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Fail Out of Bankruptcy Alternatives? Who's to Blame?

The number of people who fail out of bankruptcy is increasing at an alarming rate. When a person files Chapter 13 bankruptcy to reorganize their debt, they must submit a repayment plan to the court. Due to the stringent restrictions imposed by the Bankruptcy Abuse Prevention and Consumer Protection Act of 2005, many Americans are unable to maintain their repayment plan for more than a few months.

One missed payment can cause a person to fail out of bankruptcy. When this occurs, creditors can petition the court and request the bankruptcy be dismissed. If the court determines the creditors' request is valid, a bankruptcy judge can order the debtor to liquidate their assets through Chapter 7 or entirely dismiss their bankruptcy filing.

When debtors petition the court for bankruptcy, an automatic stay goes into effect. The automatic stay prohibits creditors from beginning or continuing lawsuits, collection attempts, repossessions, foreclosure and garnishments or levies. Automatic stays remain in effect unless a bankruptcy judge lifts it or the debtor obtains discharge of their debts.

If bankruptcy is dismissed, the automatic stay terminates and creditors can begin collection and foreclosure proceedings. Debtors who file bankruptcy to keep avoid foreclosure and later fail out of bankruptcy will likely lose their home. Once the automatic stay is lifted, foreclosure proceedings can resume in as few as three days. For this reason, it is crucial to maintain mortgage payments during bankruptcy proceedings.

If the debtor is unable to make payments, they must contact their bankruptcy attorney immediately. The lawyer will contact the bankruptcy Trustee or creditors involved and attempt to work out a solution. If the problem is temporary and can be rectified within a month or two, creditors will generally work with the debtor. However, if the problem is ongoing the Trustee can elect to allow the debtor to file Chapter 7. Otherwise, the case will be dismissed and the debtor will no longer have protection from the court.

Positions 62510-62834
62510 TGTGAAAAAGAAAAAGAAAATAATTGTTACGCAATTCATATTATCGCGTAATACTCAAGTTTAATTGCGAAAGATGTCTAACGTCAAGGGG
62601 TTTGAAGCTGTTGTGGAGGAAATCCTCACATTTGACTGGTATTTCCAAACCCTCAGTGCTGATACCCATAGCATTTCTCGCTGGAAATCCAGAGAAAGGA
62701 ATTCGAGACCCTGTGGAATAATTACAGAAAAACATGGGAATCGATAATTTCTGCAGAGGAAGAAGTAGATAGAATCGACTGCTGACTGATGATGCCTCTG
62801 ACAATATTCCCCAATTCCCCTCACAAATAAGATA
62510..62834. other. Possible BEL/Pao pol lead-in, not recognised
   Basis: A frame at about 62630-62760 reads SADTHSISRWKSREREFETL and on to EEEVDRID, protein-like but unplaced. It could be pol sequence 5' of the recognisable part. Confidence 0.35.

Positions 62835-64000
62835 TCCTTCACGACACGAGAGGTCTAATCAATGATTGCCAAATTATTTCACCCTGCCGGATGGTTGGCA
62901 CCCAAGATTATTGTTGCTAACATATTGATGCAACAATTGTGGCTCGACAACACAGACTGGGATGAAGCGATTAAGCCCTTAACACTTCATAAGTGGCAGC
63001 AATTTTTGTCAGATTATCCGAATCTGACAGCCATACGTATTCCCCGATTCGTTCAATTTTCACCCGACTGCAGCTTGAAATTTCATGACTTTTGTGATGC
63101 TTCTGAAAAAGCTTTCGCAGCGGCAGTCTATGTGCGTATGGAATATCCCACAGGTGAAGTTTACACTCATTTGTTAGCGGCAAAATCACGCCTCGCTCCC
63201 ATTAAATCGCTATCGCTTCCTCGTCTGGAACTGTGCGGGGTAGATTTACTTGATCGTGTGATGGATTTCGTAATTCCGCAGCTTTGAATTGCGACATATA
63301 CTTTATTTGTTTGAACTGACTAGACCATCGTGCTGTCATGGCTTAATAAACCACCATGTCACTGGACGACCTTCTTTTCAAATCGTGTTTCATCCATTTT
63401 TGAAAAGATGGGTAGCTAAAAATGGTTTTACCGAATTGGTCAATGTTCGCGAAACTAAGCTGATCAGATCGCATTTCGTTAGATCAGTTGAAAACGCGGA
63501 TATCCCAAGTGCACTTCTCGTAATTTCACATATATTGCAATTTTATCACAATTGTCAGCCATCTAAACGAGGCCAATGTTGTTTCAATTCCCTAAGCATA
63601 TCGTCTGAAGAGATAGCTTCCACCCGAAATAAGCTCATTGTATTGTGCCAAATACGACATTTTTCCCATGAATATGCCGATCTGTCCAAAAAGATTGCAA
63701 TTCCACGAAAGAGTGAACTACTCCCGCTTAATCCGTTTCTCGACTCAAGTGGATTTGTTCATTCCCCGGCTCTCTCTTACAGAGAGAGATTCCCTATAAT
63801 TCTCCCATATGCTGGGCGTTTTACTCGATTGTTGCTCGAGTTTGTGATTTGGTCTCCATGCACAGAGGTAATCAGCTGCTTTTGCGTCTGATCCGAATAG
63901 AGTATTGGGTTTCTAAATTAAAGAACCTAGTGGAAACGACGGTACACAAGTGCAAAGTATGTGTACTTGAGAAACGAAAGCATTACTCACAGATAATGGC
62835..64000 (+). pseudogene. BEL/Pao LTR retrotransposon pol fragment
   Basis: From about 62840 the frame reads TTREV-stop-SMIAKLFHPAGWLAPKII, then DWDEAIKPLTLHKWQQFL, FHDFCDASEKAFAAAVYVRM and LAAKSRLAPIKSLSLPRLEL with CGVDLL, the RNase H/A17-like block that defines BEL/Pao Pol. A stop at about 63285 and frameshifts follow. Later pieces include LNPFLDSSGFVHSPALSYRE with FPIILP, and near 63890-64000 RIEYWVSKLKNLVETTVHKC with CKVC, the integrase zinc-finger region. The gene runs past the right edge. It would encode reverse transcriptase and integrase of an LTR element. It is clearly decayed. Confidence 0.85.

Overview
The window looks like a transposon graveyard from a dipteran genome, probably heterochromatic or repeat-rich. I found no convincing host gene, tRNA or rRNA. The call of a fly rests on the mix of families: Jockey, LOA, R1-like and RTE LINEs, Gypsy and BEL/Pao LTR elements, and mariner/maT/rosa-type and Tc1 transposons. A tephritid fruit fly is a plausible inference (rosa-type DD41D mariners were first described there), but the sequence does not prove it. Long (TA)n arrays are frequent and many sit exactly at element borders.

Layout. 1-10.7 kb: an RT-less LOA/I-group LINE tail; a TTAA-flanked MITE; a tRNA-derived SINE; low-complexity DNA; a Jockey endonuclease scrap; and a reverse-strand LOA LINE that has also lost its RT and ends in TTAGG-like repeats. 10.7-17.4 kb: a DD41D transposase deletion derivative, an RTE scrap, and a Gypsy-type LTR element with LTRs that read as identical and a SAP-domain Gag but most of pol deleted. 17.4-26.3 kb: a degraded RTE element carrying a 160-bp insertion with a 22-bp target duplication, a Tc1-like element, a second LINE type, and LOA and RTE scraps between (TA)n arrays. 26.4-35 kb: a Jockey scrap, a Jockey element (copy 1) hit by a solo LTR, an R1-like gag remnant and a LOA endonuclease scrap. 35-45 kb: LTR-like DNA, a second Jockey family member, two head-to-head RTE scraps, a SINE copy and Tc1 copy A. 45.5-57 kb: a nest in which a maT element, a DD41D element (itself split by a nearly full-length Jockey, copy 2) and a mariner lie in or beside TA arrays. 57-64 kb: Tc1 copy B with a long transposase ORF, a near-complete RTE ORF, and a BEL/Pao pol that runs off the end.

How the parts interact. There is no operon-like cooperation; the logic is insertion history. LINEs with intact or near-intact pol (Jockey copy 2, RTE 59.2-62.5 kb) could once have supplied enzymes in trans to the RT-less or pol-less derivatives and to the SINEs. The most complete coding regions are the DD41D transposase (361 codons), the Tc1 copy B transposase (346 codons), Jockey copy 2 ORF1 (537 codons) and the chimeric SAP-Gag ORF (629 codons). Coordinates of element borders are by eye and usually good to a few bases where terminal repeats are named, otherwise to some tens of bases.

Chapter 13 repayment plans require debtors to adhere to strict compliance. A large percentage of income must be contributed to repaying outstanding debts. Additionally, no new debt can be incurred during reorganization without permission from the bankruptcy court. One financial setback could easily cause debtors to fail out of bankruptcy and lose everything they have tried so hard to keep.

It is imperative to understand the pros and cons of bankruptcy. The new bankruptcy laws make it increasingly difficult for the average American to break free from debt and obtain a fresh start. While it can be tempting to file bankruptcy to get out of debt, it can cause many problems and create a heavy financial burden.

Before filing bankruptcy, consider various bankruptcy alternatives such as debt consolidation, debt settlement and budgeting. Learn more about the various alternatives to bankruptcy, how to avoid foreclosure and debt management options in our informative article library.